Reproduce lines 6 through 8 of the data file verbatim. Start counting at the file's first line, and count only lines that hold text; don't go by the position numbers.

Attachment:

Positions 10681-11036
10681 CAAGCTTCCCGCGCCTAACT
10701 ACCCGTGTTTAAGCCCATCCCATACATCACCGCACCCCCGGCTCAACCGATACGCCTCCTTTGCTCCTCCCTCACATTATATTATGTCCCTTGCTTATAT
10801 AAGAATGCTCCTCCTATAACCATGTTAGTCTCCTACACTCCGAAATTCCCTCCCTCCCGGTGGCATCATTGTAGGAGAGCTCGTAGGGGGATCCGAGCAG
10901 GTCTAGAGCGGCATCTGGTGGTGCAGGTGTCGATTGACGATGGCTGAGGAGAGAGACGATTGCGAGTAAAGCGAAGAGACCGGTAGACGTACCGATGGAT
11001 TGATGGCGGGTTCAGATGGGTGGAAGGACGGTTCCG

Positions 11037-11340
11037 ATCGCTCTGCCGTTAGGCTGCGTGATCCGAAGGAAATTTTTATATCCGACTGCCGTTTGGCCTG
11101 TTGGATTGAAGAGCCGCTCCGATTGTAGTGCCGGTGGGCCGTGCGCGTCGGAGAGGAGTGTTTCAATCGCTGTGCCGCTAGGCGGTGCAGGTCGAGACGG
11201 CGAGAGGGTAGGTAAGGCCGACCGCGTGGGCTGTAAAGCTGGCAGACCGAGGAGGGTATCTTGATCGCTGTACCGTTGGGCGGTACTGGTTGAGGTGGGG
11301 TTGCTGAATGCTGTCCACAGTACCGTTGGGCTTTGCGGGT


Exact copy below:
11001 TGATGGCGGGTTCAGATGGGTGGAAGGACGGTTCCG

Positions 11037-11340
11037 ATCGCTCTGCCGTTAGGCTGCGTGATCCGAAGGAAATTTTTATATCCGACTGCCGTTTGGCCTG